My so-called long run this morning lasted for 17 km. I was tired and uninspired. I tried to put together a half marathon or so running around the lakes, thinking that I wouldn't get another chance for a long run until the end of the month, when I'm back from my holidays. As soon as I had rounded the first lake, however, I was already sick of hills and longed for flat ground. If I have to run on challenging terrain, I'd like to have some distraction from the agony it causes. Something to compensate for it. Maybe, oh I don't know, some breathtakingly beautiful mountains around me? I'm sure I'll fall back in love with these lakes again, but right now I'm just missing the mountains too much.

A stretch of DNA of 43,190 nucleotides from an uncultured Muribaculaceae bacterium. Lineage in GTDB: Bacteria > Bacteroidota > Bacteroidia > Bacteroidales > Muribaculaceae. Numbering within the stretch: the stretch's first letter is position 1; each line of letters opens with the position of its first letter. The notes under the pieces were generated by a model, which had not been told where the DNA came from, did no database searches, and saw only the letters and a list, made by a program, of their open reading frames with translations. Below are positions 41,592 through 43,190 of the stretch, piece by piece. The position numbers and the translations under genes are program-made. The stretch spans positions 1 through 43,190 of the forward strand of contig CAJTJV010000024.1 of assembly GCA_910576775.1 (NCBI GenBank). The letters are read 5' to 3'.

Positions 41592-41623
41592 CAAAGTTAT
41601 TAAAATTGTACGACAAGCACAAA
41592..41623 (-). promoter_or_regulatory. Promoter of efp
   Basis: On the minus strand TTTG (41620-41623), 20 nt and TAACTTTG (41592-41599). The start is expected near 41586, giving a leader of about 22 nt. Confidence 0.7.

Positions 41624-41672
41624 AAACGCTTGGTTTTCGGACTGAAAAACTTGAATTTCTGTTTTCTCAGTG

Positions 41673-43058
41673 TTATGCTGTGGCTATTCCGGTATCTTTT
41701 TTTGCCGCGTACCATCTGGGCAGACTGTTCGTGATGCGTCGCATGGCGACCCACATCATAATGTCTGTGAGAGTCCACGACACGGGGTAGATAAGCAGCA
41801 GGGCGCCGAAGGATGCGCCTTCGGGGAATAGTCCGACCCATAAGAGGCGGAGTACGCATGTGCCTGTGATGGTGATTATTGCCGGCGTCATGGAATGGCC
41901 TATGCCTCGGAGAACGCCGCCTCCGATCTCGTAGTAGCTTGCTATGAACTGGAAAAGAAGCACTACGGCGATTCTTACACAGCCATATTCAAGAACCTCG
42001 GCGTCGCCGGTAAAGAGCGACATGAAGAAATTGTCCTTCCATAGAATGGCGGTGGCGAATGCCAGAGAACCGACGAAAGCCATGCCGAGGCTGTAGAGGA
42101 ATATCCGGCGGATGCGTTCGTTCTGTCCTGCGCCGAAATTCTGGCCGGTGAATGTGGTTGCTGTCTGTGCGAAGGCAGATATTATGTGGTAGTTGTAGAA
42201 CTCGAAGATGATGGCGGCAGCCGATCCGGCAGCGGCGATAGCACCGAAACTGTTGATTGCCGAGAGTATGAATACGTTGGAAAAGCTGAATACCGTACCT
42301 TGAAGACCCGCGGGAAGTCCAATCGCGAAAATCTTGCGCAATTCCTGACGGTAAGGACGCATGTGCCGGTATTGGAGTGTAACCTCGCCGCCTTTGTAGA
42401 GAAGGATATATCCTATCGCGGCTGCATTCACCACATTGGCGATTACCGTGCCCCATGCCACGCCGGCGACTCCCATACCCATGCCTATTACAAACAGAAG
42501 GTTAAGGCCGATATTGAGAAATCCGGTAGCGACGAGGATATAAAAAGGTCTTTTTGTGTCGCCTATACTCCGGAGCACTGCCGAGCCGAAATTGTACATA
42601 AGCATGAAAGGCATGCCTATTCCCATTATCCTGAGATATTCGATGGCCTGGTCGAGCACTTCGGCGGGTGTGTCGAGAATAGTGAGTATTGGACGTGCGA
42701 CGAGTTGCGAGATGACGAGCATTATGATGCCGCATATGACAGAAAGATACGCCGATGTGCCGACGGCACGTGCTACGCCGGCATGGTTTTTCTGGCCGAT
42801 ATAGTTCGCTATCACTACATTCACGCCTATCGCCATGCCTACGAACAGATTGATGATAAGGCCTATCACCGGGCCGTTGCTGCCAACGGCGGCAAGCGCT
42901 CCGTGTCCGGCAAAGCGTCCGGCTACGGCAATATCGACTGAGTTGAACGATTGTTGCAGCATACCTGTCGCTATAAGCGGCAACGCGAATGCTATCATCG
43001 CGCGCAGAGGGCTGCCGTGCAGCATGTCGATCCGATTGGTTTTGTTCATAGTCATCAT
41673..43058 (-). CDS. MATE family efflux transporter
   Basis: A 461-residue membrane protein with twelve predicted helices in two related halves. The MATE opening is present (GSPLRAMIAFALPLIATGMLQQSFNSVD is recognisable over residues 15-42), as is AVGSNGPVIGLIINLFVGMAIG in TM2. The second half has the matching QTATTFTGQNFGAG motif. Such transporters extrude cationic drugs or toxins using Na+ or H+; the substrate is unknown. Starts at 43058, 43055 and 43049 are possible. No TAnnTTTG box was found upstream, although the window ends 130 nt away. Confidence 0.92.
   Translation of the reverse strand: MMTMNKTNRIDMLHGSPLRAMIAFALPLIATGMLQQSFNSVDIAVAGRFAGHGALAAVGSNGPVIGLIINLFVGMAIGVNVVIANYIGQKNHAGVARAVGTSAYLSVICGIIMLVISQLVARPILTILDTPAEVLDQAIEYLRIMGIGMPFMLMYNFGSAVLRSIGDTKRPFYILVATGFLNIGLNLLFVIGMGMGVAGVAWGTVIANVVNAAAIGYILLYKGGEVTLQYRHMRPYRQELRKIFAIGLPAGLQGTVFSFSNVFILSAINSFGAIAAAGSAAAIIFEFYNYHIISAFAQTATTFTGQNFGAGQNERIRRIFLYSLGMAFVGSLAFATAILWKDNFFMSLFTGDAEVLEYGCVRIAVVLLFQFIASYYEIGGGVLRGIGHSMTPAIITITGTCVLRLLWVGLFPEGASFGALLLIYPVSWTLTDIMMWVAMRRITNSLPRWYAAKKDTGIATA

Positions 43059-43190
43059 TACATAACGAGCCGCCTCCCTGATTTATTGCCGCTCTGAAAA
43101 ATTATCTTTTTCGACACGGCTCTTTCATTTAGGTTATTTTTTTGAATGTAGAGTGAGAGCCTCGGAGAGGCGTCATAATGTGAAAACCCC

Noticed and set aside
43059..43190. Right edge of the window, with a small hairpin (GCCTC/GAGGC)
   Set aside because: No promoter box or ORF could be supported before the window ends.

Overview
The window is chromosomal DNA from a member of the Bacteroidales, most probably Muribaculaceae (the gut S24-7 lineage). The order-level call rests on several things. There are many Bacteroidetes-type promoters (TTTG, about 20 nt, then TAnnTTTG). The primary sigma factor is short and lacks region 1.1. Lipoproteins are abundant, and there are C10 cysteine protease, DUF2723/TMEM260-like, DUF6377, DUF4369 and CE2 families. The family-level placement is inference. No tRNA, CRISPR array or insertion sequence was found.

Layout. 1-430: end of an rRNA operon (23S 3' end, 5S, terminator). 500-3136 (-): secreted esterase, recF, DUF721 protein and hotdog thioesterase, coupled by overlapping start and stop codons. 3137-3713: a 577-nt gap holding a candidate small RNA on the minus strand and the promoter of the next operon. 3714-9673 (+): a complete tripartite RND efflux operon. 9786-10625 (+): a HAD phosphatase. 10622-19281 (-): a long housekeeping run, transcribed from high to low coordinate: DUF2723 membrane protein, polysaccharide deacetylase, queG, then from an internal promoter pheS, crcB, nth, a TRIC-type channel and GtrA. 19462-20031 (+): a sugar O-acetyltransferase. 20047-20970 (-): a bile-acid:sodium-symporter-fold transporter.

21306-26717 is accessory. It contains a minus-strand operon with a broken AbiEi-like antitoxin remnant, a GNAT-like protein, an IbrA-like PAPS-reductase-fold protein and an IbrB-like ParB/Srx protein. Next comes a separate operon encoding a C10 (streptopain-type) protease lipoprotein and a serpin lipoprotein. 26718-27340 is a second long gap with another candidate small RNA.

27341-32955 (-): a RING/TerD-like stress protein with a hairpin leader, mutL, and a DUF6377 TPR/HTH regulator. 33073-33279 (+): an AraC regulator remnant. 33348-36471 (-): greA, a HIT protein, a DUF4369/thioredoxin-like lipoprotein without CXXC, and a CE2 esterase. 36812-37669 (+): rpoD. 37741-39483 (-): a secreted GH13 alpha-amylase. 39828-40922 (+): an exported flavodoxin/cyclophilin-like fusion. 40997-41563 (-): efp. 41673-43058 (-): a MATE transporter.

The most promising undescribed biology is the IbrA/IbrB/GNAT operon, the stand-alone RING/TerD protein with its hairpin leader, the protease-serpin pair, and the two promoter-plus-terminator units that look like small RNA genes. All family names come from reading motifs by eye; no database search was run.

As luck would have it, the sea is not far from the woods and the lakes. A few kilometres later I was running by the seaside. I wouldn't exactly say I was enjoying this run, but it was comfortable to fall into an even rhythm. I did wish I had gone swimming instead, though.

Tomorrow I'm heading for warmer climates. Much warmer. Weather forecast says 35-40 degrees. I'm taking my Kayanos and my VFF with me, wondering if I'll get to use them. This blog will also be taking some time off while I'm on holiday. See you in a couple of weeks.

Saturday, 16 July 2011

Today was not a good day to die

Two great adventures, two days in a row. First running 18 km on Kungsleden, then hiking 23 km to see two glaciers. Including the first day's run and hike, my legs covered a distance of 56 km within three days.